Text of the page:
President Trump was so quick to try to take political advantage of the attacks in London last night that he didn’t wait to find out who was responsible before piling on Muslims and making a renewed call to ban them from the country. He had essentially done the same thing after a robbery and fire in the Philippines killed dozens on Friday. In the latter case, the Islamic State took credit for the carnage in Manila but the Filipino government rejected their claim and said the evidence showed a botched robbery attempt.

“Islamic State fighters carried out the Manila attack in the Philippines,” the militant group’s Amaq news agency said.

But that was quickly rejected by National Security Adviser Hermogenes Esperon, who said all the evidence pointed to an attempt to steal casino chips. Police said they were not looking at other motives, although security in the capital had been beefed up.

“This is plain and simple propaganda,” Esperon told Reuters. “If the lone gunman was really an IS terrorist, why did he not shoot and kill people in the casino? He only went for the casino chips.”

The IS claim, which came nearly 24 hours after the attack, also contradicted a statement from Ernesto Abella, a spokesman for President Rodrigo Duterte, who said there was no evidence linking it to fighting between government troops and Islamist militants in the country’s south.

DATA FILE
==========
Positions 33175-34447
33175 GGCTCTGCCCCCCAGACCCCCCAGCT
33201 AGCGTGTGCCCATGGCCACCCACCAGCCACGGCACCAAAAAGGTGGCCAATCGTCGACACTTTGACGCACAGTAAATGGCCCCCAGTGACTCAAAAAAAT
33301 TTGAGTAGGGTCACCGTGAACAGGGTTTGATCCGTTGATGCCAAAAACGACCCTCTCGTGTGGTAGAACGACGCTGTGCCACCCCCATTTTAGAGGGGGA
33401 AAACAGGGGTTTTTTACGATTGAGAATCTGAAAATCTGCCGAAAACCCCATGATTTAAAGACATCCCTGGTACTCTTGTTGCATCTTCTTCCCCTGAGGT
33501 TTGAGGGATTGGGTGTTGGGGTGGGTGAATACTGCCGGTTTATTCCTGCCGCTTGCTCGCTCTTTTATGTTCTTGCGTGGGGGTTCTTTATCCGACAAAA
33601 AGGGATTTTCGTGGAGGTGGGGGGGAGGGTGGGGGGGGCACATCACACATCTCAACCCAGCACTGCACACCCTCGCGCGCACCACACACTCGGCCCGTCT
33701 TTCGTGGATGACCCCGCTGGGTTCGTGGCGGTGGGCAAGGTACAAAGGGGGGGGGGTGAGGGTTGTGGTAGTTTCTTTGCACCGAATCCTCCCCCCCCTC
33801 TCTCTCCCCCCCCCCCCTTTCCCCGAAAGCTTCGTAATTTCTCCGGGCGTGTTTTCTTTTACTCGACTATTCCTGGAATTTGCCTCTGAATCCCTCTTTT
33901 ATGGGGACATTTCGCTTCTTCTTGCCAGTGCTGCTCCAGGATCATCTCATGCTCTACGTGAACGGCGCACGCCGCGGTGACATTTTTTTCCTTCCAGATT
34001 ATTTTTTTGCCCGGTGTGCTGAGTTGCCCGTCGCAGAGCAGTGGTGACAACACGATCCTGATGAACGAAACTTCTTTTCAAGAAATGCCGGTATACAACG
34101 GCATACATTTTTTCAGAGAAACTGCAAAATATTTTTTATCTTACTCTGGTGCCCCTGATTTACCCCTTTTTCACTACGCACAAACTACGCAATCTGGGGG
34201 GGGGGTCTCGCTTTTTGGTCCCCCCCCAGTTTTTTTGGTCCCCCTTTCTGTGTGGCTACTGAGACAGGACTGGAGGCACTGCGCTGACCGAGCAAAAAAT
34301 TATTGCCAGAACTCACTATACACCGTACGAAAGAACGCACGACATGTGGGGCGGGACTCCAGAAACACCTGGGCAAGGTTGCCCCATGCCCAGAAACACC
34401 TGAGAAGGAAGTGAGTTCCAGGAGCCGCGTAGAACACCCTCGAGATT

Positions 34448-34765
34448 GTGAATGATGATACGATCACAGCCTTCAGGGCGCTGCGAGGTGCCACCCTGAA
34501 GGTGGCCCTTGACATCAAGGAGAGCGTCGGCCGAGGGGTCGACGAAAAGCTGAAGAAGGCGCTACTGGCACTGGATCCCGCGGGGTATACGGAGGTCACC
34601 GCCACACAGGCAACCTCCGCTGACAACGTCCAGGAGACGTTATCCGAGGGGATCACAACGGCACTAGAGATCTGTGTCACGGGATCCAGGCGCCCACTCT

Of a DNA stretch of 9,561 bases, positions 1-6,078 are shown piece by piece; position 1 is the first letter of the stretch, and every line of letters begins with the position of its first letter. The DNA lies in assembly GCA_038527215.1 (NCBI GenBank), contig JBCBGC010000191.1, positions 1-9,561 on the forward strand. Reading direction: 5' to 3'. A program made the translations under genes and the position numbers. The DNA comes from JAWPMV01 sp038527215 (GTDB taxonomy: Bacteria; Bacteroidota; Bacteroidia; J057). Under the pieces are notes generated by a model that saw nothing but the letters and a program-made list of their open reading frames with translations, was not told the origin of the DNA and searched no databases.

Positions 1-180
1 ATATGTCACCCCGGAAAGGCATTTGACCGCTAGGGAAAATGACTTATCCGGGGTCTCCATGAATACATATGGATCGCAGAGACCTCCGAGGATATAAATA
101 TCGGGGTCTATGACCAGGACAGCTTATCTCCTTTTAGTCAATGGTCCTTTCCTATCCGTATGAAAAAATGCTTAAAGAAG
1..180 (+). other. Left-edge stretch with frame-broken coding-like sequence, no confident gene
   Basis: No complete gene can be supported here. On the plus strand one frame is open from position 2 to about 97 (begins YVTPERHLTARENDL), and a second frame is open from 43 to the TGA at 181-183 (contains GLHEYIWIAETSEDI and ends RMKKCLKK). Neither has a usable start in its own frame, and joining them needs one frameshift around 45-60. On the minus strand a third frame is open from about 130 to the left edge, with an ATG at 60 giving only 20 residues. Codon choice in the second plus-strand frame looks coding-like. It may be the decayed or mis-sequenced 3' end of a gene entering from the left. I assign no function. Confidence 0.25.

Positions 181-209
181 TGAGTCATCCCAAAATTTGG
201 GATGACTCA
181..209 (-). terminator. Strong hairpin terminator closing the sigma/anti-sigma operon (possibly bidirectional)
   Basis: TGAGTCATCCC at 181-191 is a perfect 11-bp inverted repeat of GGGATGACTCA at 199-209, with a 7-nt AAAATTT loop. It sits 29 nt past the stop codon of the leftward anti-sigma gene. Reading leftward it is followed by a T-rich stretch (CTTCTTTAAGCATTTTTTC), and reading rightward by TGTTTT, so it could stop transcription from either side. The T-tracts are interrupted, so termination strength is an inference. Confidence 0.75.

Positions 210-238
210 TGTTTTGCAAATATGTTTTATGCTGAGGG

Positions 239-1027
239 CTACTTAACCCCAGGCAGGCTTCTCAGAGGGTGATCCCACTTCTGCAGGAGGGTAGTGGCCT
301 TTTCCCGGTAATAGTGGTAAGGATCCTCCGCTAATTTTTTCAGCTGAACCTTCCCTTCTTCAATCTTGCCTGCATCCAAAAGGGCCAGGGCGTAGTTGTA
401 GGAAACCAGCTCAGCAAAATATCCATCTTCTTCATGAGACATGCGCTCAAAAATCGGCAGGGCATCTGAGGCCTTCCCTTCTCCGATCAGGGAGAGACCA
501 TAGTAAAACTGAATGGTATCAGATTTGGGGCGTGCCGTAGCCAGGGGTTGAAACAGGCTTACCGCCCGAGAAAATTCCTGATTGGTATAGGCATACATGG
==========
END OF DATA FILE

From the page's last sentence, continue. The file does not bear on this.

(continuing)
“All indications point to a criminal act by an apparently emotionally disturbed individual,” Abella told a news conference. “Although the perpetrator gave warning shots, there apparently was no indication that he wanted to do harm or shoot anyone.”

In the London case, Trump turned out to have guessed correctly, but it should be clear that he was only guessing. He went on to trash the mayor of London Sadiq Khan by taking his comments out of context and making it look like he thought the attacks were nothing to worry about.

A spokesman for Khan later responded that the mayor “has more important things to do than respond to Donald Trump’s ill-informed tweet that deliberately takes out of context his remarks.”

He also subjected us to another example of the deranged argument that attacks conducted with knives justify giving people easier access to military style weapons.

So, our president chose to respond to a tragedy in London not by gathering together his national security team but by shooting off his mouth on Twitter, criticizing our allies, demonizing a religion based on stereotyping and a hunch, and arguing for preexisting policies about banning Muslims while doing nothing about mass-shooting events.

I guess he’s lucky that the London terrorists were motivated by Islamist ideology so he at least doesn’t look as foolish as he had the day before when popping off about the Philippines. But that’s all it is…luck.

They make movies and television series all the time about presidents who either manufacture a terrorist threat or cynically seek to capitalize from true terrorist events. The idea that this might happen is obviously something we’re warned about constantly and it clearly capture people’s imaginations. But it’s usually a lot more sophisticated than this and way less obvious.

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Martin Longman

Martin Longman is the web editor for the Washington Monthly. See all his writing at